• If you ever have your site/app grow to the point where your DatabaseConnection Singleton suddenly needs to allow for a second, different database connection nevertheless, you’re in a world of trouble. Your very architecture needs to be revised, and will probably cause large portions of your code to need a complete rewrite.
  • All of the tests you write that make use of your Singleton in a direct or indirect way cannot be properly reset from one test to the next. They always carry over state through the Singleton, which can produce weird behavior where your tests depend on the order they are run in or obfuscate actual bugs because of left-over state.
  • They only enforce their singular instantation for the current process space that is valid for the static scope. This means that you’ll run into issues with multi-threading, with multiple processes or with distributed execution. This should hint to the possibility that they are just a faulty concept that simply breaks down as soon as you work in a distributed system.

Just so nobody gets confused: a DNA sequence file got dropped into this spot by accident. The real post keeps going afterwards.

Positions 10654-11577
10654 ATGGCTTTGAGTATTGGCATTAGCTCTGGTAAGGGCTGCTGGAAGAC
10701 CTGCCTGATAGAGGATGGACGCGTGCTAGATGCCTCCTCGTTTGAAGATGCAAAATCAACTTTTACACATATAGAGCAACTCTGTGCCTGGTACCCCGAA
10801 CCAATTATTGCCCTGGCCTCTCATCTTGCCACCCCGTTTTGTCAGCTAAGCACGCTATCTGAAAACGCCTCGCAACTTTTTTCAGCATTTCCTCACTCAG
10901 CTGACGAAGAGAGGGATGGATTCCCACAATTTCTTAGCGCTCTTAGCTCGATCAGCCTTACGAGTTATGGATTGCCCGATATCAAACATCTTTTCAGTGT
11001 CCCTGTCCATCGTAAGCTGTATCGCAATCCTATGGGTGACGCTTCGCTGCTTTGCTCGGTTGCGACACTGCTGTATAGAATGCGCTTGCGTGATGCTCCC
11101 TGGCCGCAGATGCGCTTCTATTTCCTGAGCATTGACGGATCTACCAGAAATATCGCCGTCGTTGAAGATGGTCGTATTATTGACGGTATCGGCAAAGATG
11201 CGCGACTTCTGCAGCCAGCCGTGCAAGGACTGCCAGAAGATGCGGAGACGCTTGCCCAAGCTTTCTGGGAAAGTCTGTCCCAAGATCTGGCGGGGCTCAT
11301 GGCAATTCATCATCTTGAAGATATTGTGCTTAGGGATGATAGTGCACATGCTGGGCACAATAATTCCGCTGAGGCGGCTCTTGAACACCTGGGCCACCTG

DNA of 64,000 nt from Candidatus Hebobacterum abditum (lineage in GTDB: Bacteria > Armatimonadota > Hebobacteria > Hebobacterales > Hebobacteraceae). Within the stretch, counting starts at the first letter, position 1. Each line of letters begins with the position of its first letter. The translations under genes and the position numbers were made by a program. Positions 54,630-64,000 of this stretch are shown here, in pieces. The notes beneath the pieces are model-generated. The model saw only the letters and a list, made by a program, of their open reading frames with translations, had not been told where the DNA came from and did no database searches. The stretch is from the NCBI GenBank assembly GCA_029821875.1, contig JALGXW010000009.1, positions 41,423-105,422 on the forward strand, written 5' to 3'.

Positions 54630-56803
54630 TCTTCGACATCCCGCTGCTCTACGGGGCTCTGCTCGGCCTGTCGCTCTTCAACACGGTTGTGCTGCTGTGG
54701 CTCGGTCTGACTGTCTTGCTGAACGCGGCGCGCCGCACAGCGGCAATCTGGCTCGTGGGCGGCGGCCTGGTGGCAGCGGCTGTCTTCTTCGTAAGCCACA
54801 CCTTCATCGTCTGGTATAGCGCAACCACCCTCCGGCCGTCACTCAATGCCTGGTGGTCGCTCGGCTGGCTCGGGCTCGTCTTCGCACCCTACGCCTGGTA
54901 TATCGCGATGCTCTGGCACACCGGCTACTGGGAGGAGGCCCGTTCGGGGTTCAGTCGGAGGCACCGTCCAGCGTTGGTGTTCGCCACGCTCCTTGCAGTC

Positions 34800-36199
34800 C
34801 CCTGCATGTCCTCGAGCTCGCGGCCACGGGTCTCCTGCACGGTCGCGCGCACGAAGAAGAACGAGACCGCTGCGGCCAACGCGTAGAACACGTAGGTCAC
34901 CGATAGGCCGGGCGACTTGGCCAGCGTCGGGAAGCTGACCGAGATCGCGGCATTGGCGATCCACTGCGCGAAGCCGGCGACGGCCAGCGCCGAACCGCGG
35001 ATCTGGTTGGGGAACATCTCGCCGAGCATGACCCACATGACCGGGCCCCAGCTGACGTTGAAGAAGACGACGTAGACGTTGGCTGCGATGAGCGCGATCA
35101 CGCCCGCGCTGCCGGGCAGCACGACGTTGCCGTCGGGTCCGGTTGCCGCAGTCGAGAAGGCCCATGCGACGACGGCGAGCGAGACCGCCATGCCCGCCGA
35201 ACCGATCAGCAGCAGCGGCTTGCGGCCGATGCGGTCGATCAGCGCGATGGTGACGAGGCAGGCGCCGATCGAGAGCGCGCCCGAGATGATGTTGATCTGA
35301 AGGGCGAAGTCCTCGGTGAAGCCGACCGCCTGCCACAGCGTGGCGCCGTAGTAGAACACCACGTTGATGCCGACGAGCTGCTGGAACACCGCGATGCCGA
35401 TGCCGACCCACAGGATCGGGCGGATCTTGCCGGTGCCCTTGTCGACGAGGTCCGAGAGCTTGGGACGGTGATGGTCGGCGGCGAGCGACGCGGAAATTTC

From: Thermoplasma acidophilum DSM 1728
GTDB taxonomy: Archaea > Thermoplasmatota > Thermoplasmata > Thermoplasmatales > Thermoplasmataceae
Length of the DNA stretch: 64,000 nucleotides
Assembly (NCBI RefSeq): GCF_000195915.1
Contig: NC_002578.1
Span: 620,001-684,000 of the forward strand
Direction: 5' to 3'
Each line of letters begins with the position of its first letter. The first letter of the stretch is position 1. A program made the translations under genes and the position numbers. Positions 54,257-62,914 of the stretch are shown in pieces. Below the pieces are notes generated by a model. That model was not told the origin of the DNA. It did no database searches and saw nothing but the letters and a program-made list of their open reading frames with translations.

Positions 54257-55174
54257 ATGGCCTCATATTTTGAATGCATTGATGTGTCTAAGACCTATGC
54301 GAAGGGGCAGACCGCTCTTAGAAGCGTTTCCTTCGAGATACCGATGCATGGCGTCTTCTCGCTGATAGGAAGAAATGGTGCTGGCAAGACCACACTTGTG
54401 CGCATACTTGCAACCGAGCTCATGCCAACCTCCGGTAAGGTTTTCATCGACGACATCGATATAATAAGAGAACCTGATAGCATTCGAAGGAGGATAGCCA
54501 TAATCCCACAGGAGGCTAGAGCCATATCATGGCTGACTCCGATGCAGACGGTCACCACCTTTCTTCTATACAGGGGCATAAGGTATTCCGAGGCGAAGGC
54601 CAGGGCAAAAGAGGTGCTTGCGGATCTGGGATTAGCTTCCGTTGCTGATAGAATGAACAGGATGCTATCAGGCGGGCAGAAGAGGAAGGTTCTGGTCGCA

Alternatives to using a Singleton

I don’t want to be the person that decries everything as bad but then fails to provide viable alternatives or preferable approaches. Although I do think that you need to consider your overall architectural design to decide how best to avoid Singletons in the first place, I can think of a few common use cases in WordPress where the Singleton can easily be replaced with a mechanism that meets all requirements while avoiding most or all of the drawbacks. But before describing these, I’d like to point out why all of them are only a compromise.

There is an actual “ideal structure” for dealing with the construction of an app. The theoretical best case is one single instantiation call in the bootstrap code that builds the entire dependency tree of the complete app from the top down. This would work along the lines of this example:

  1. Instantiate App (needs ConfigDatabase, Controller).
  2. Instantiate Config to inject into App.
  3. Instantiate Database to inject into App.
  4. Instantiate Controller to inject into App (needs Router, Views).
  5. Instantiate Router to inject into Controller (needs HTTPMiddleware).